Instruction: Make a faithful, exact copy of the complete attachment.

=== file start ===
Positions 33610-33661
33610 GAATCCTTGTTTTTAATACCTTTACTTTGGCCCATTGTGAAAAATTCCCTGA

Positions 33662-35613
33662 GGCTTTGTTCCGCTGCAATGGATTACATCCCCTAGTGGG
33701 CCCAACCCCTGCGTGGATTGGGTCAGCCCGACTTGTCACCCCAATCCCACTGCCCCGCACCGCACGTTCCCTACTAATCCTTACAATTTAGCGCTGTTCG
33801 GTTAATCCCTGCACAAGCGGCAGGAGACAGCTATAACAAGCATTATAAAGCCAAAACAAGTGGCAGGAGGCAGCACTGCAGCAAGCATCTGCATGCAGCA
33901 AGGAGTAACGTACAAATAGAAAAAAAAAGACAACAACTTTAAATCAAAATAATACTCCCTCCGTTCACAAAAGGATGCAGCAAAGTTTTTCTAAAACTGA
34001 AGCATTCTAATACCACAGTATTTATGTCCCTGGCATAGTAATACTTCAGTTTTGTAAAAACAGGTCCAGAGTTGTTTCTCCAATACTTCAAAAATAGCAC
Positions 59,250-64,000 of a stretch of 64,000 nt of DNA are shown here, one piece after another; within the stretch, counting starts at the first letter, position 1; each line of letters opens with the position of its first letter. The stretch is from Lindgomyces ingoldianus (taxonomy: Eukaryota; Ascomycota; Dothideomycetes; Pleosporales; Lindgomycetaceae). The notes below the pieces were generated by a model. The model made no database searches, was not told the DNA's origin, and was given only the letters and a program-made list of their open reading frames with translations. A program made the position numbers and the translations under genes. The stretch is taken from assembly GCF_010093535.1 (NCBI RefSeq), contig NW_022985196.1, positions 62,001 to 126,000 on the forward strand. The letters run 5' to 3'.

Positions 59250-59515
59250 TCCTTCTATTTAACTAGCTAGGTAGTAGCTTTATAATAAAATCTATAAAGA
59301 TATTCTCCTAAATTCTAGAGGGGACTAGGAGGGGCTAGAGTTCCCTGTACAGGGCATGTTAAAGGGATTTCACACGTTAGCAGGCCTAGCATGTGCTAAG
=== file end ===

Positions 33610-33661
33610 GAATCCTTGTTTTTAATACCTTTACTTTGGCCCATTGTGAAAAATTCCCTGA

Positions 33662-35613
33662 GGCTTTGTTCCGCTGCAATGGATTACATCCCCTAGTGGG
33701 CCCAACCCCTGCGTGGATTGGGTCAGCCCGACTTGTCACCCCAATCCCACTGCCCCGCACCGCACGTTCCCTACTAATCCTTACAATTTAGCGCTGTTCG
33801 GTTAATCCCTGCACAAGCGGCAGGAGACAGCTATAACAAGCATTATAAAGCCAAAACAAGTGGCAGGAGGCAGCACTGCAGCAAGCATCTGCATGCAGCA
33901 AGGAGTAACGTACAAATAGAAAAAAAAAGACAACAACTTTAAATCAAAATAATACTCCCTCCGTTCACAAAAGGATGCAGCAAAGTTTTTCTAAAACTGA
34001 AGCATTCTAATACCACAGTATTTATGTCCCTGGCATAGTAATACTTCAGTTTTGTAAAAACAGGTCCAGAGTTGTTTCTCCAATACTTCAAAAATAGCAC
Positions 59,250-64,000 of a stretch of 64,000 nt of DNA are shown here, one piece after another; within the stretch, counting starts at the first letter, position 1; each line of letters opens with the position of its first letter. The stretch is from Lindgomyces ingoldianus (taxonomy: Eukaryota; Ascomycota; Dothideomycetes; Pleosporales; Lindgomycetaceae). The notes below the pieces were generated by a model. The model made no database searches, was not told the DNA's origin, and was given only the letters and a program-made list of their open reading frames with translations. A program made the position numbers and the translations under genes. The stretch is taken from assembly GCF_010093535.1 (NCBI RefSeq), contig NW_022985196.1, positions 62,001 to 126,000 on the forward strand. The letters run 5' to 3'.

Positions 59250-59515
59250 TCCTTCTATTTAACTAGCTAGGTAGTAGCTTTATAATAAAATCTATAAAGA
59301 TATTCTCCTAAATTCTAGAGGGGACTAGGAGGGGCTAGAGTTCCCTGTACAGGGCATGTTAAAGGGATTTCACACGTTAGCAGGCCTAGCATGTGCTAAG